Transom repair with honeycomb

Discussion in 'Fiberglass and Composite Boat Building' started by Canracer, Dec 11, 2012.

  1. Canracer
    Joined: Aug 2009
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    Likes: 9, Points: 18, Legacy Rep: 47
    Location: Florida

    Canracer Senior Member

    This is the 15 foot sailboat I am restoring. The aft sections are a little soft and I would love to replace the transom at the same time.

    Here is a link to the restoration. http://plasticclassicforum.com/forum/viewtopic.php?f=37&t=4744&start=150

    I have not worked with cored panels, but would like to get into it.

    Is a transom like this OK to replace with a cored panel?

    [​IMG]
     
  2. alan white
    Joined: Mar 2007
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    Location: maine

    alan white Senior Member

    I imagine that a novice would be challenged to use a lightweight core that depends upon skin strength to do its job. It's a much better idea to use the most popular and practical of cores---- namely one to several layers of plywood as no doubt the boat originally has.
    Nowadays this repair is so common that there is no end of discussion here on the forum in the archives.
    The builder of your boat probably did not laminate and seal the transom with epoxy but it's likely that you wouldn't be up against a repair now if they had. now you can improve on the original construction by a ply/epoxy job.
     
  3. gonzo
    Joined: Aug 2002
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    Location: Milwaukee, WI

    gonzo Senior Member

    If you are using this project as a learning experience, then it makes sense. Otherwise it is a big expense and a lot of extra labor, compared to plywood, without any benefits.
     
  4. Canracer
    Joined: Aug 2009
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    Location: Florida

    Canracer Senior Member

    I understand that a 4 by 8 panel can be expensive (800 bucks maybe.) Also, I guess that actual honeycomb has not been popular for many years.

    The planing sections of the hull need stiffening, so I imagined that the transom and the stringers could be made from the same material. But the transom has hardware and stringers do not.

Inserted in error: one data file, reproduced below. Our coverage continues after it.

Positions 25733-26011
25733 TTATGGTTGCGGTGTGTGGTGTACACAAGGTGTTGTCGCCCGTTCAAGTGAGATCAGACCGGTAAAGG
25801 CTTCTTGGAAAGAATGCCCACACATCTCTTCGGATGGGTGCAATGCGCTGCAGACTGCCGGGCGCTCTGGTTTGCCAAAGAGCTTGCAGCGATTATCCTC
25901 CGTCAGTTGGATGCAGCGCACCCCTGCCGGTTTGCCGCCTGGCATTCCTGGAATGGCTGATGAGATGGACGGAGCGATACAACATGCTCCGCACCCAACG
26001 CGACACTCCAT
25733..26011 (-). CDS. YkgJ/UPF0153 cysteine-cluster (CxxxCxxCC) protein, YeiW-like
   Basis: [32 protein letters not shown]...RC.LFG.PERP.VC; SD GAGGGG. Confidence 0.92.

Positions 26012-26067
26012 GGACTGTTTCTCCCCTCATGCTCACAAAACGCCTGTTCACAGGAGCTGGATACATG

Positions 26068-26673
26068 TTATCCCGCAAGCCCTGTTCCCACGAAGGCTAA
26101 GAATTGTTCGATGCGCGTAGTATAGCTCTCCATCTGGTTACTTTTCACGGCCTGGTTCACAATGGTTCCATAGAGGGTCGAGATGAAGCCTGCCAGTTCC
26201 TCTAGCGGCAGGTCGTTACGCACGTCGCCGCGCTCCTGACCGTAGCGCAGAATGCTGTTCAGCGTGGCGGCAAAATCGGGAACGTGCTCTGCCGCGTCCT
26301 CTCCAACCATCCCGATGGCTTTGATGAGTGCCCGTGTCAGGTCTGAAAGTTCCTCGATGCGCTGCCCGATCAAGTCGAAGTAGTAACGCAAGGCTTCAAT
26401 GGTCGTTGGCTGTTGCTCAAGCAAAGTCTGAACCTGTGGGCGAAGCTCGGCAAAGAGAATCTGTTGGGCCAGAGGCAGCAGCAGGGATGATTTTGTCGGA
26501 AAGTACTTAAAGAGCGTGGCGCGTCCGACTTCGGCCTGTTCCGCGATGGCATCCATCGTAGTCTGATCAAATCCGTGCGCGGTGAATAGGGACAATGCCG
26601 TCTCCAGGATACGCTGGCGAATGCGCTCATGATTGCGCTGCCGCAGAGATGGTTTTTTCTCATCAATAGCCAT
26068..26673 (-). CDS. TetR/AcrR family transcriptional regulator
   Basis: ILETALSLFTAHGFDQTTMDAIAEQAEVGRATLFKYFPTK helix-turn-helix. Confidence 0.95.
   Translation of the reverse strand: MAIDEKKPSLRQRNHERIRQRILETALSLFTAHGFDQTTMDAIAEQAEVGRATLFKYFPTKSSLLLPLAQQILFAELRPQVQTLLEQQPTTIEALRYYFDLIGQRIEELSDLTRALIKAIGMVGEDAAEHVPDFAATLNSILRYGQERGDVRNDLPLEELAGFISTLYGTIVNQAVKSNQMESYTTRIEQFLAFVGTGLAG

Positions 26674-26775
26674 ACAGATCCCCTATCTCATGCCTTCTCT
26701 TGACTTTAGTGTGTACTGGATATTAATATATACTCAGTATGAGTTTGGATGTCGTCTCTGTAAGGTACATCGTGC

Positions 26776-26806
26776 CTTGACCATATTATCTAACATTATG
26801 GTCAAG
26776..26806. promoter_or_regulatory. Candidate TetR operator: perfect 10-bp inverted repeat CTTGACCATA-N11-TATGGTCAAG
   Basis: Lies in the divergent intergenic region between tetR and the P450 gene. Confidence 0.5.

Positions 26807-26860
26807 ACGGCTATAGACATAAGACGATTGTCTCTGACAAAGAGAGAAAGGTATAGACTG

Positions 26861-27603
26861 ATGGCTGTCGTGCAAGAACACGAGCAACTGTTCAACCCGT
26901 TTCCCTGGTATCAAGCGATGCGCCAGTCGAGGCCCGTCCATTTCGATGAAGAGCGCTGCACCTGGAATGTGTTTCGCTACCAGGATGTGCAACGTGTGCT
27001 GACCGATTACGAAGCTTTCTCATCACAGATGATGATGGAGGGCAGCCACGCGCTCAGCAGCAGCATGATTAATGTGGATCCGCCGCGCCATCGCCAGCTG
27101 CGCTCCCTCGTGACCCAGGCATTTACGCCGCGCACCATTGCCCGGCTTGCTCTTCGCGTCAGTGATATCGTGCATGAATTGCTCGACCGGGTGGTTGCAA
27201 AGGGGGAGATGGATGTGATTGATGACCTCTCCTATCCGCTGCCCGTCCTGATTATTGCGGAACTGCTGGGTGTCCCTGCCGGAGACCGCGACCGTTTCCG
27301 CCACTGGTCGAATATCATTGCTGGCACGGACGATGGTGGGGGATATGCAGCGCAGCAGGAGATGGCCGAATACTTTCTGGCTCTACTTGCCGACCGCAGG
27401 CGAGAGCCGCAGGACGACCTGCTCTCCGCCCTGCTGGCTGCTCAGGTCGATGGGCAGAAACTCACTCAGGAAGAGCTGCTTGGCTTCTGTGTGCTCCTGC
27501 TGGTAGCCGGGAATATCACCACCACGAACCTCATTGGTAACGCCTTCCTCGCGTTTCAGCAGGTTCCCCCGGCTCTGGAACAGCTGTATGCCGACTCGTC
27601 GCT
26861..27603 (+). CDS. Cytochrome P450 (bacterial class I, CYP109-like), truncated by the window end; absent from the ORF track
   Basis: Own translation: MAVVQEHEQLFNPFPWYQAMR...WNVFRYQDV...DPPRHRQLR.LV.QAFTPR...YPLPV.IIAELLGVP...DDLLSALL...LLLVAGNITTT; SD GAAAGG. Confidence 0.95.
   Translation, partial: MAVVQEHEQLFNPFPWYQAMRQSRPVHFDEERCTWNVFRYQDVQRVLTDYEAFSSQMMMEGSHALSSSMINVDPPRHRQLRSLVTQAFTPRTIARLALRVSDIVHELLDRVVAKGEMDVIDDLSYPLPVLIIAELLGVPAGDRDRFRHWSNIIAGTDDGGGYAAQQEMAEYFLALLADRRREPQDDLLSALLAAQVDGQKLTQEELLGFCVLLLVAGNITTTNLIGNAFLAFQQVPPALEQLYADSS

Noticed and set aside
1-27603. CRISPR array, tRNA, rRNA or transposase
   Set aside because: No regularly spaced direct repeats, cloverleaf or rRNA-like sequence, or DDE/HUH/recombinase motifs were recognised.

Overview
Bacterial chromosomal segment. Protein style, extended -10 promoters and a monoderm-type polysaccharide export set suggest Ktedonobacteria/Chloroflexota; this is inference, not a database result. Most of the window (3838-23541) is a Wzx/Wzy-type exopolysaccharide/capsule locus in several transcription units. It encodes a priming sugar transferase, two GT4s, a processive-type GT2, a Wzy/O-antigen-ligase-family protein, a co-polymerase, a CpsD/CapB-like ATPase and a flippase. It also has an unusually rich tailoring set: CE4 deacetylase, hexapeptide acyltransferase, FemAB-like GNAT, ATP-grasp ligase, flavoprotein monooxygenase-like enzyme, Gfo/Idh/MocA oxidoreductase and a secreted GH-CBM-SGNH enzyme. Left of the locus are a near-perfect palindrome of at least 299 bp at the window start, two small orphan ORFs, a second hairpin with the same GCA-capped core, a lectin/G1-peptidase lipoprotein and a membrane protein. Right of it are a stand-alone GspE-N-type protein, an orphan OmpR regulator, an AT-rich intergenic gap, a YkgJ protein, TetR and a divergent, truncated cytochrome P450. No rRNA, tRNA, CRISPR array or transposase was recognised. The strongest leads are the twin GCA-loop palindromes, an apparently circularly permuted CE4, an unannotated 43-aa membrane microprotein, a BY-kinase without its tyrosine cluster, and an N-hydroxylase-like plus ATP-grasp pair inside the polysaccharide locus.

Gonzo: The benefit over plywood would be a few pounds (in theory,) and the experience.

    That being said. Where do I start cutting? :)
     
  5. SamSam
    Joined: Feb 2005
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    Location: Coastal Georgia

    SamSam Senior Member

    Stringers from honeycomb? How would you go about that?
     
  6. Canracer
    Joined: Aug 2009
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    Location: Florida

    Canracer Senior Member

    Cut strips, and glass them down.
     
  7. PAR
    Joined: Nov 2003
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    Location: Eustis, FL

    PAR Yacht Designer/Builder

    Honeycomb stringers would have to be stacked, other wise the cell orientation would be wrong (90 degrees off). It wouldn't make a lot of sense to use honeycomb cores in stringers, when foam is available and much easier to work with.

    As to your transom, plywood is the obvious choice for several reasons, though honeycomb could work, but as mentioned, wouldn't be the most novice friendly material to work with.

    The only time you can truly justify these exotic core materials, is when you have a significant weight savings, that can translate into performance. If foam stringers and honeycomb transom are combined with a cored hull and deck, you might save enough weight to improve her performance envelope, justifying the cost and effort of the materials and methods. If not, then you'd be best advised to use conventional materials and methods.
     
  8. Canracer
    Joined: Aug 2009
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    Location: Florida

    Canracer Senior Member

    The deck and the stringers in this boat are foam. Only problem is that they were constructed resin starved. Maybe they thought that was the right way to go.

    I also have to put in bulkheads. They are positioned under the chain plates, and tie in the centerboard trunk.

    The panels add up, and I am concerned about weight.

    This image was shared with me by another C15 owner.
    [​IMG]
     

  9. Canracer
    Joined: Aug 2009
    Posts: 621
    Likes: 9, Points: 18, Legacy Rep: 47
    Location: Florida

    Canracer Senior Member

    Maybe the major surgery will wait till after Christmas. I found no softness in any of the fastener holes. And, it's starting to look to good.

    [​IMG]
     
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